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Robert Weissman is the president of Public Citizen. Savannah Wooten is a Pentagon spending reduction advocate at Public Citizen. This column was produced for Progressive Perspectives, which is run by The Progressive magazine, and distributed by Tribune News Service.

Why do we continue to spend billions of federal funds on expanding an already bloated military? Aren’t there better things — like health care, housing and the environment — we could be spending that money on?

Congress doesn’t seem to think so. Despite a year of negotiations over President Joe Biden’s Build Back Better spending plan, Republicans and Democratic holdouts like Sen. Joe Manchin, D-West Virginia, continue to criticize the package, citing its breadth and cost as the primary barriers to their support.

Yet in early December, a bipartisan majority in both the House and the Senate approved a $768 billion Pentagon spending bill. The cost was more than four times larger than the Build Better Act was projected to be. The fact that politicians can support such a massive defense spending while opposing the Build Back Better Act out of concern for raising the national debt is a ludicrous double standard, especially when Build Back Better is paid for by new taxes and revenue and will add nothing to the national debt.

The three quarters of a trillion dollars in Pentagon spending, by contrast, will in part be paid for by larger deficits.

The Pentagon’s budget takes up roughly 50 percent of the nation’s annual discretionary spending. That alone should draw scrutiny, but lawmakers have been trained to follow Manchin’s rhetorical lead instead — nickel and diming programs that could actually meaningfully change Americans’ lives while letting the sleeping giant of U.S. militarism continue to grow.

A particularly egregious example of this played out on the national stage last year. In early 2021, global health experts estimated that a one-time U.S. government investment of $25 billion into COVID-19 vaccine manufacturing could support a scale-up significant enough to inoculate the entire world within one year. But the Biden administration and Congress alike have yet to consider funding such a plan — an investment that may have prevented the omicron variant from ever coming into existence.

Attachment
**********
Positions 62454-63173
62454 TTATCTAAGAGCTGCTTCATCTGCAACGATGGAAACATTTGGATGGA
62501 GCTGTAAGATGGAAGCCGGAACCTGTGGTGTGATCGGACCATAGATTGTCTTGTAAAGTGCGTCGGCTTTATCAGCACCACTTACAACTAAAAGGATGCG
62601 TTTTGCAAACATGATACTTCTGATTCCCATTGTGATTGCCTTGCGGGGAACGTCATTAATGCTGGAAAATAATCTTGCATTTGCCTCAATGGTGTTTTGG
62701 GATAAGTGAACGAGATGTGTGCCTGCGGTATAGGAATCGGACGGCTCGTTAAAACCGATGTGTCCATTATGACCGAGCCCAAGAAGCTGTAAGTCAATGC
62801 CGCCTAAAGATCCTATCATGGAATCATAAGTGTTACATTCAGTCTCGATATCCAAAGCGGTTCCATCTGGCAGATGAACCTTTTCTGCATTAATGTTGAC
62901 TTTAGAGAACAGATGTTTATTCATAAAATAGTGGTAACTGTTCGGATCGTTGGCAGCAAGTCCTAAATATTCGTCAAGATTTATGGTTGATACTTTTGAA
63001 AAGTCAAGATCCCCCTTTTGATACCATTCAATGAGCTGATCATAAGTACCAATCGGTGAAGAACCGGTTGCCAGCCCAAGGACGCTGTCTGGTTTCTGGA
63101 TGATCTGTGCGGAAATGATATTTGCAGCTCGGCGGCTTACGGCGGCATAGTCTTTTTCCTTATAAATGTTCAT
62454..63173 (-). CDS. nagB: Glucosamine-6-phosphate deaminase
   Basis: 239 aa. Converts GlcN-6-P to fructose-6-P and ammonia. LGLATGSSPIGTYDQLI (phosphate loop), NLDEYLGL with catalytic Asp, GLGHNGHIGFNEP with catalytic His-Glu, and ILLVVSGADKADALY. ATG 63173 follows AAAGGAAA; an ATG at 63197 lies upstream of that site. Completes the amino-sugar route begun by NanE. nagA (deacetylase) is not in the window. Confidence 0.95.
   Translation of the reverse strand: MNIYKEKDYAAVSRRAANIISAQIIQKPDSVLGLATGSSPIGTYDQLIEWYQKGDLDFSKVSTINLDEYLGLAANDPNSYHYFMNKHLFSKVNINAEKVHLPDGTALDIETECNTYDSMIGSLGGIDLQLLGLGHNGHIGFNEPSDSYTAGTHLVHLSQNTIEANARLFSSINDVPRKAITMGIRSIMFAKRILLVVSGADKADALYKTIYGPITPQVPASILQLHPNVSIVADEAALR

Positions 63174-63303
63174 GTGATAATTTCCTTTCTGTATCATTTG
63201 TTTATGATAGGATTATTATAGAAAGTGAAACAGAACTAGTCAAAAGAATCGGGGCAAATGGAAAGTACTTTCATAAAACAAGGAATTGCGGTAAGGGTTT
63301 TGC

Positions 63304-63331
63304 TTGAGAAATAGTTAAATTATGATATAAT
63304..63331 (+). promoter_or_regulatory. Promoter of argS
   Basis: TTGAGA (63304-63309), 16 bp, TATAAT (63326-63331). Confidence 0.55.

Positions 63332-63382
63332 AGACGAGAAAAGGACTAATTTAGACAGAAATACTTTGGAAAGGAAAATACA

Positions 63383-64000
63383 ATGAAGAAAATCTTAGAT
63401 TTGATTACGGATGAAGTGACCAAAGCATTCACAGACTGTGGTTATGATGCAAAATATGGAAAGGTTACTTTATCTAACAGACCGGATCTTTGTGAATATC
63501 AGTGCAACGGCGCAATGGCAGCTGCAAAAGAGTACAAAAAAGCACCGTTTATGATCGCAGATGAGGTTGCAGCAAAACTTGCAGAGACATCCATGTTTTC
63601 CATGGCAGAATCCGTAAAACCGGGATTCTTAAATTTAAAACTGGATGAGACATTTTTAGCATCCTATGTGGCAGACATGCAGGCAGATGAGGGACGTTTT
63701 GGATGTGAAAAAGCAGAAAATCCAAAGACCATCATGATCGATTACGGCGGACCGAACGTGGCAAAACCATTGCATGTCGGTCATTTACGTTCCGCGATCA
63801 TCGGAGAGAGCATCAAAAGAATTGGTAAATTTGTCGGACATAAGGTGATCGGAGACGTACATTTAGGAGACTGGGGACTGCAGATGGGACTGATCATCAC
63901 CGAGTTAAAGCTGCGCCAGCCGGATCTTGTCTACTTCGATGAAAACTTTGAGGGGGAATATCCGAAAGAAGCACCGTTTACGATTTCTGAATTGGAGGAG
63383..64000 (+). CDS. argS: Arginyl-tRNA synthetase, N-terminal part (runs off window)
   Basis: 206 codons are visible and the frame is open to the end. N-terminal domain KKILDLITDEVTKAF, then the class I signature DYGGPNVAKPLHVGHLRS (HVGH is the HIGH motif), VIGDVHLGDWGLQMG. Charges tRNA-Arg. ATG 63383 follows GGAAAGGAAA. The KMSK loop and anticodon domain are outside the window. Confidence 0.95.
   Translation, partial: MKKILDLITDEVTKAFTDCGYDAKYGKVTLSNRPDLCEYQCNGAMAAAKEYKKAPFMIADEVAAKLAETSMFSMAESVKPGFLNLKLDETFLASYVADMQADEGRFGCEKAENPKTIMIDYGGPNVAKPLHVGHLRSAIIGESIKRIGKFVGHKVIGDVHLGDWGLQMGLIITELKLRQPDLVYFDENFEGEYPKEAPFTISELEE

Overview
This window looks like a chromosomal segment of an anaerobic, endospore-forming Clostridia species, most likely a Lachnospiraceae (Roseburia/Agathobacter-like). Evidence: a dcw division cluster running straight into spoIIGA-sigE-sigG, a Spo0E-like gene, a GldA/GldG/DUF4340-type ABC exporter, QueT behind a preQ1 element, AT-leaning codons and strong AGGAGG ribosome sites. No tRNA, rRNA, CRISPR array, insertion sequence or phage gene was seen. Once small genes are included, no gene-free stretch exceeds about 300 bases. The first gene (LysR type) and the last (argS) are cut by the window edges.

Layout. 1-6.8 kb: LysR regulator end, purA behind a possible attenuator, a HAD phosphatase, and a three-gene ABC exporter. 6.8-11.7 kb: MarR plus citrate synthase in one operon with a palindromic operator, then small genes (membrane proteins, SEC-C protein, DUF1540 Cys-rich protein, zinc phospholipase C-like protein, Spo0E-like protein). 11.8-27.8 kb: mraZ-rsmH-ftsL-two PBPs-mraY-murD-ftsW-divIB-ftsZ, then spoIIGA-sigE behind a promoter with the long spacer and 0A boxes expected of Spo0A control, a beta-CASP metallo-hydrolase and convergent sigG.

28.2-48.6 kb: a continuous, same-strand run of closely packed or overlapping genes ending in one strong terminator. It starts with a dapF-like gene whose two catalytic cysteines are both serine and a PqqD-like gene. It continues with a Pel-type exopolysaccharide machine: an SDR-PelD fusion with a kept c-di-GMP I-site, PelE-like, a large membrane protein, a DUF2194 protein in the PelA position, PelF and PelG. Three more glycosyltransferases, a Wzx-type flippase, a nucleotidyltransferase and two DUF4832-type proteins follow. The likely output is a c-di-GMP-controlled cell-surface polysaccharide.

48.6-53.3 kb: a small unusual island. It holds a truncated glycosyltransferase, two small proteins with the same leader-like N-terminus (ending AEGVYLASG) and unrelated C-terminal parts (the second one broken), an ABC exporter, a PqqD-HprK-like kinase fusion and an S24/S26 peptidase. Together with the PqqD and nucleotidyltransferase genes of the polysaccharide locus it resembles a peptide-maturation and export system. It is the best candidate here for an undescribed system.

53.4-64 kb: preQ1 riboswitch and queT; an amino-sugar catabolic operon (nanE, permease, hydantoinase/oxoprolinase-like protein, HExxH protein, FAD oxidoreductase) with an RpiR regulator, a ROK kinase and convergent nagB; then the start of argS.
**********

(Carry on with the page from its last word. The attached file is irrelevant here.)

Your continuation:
Those sincerely concerned about the amount of federal spending, as Manchin claims to be, should want to capture Pentagon excess and funnel it back into the types of programs included in the initial Build Back Better package, like expanding Medicare coverage or providing free community college for all Americans.

And we should be clear that this is not about national security, it’s about putting more money into the pockets of defense contractors, who collect more than half of all Pentagon spending.

There are no greater threats to national security right now than the pandemic and fast-approaching catastrophic climate change. Yet neither pandemic nor climate spending benefit from the “whatever they want — and more” treatment of Pentagon spending.

At a bare minimum, we should demand an end to the massive waste at the Pentagon. This includes more than $100 billion in administrative waste, according to the Pentagon itself. Unfathomable sums are thrown at needless and/or ineffective weapons such as the F-35, and tens of billions are squandered on overpriced contractors to perform jobs that should be done by government employees.

Cutting the Pentagon’s budget and reinvesting the savings into anti-poverty, climate justice and public health programming would reap economic and human rewards far and wide.

It’s time to end Pentagon spending hypocrisy and invest in what the United States really needs.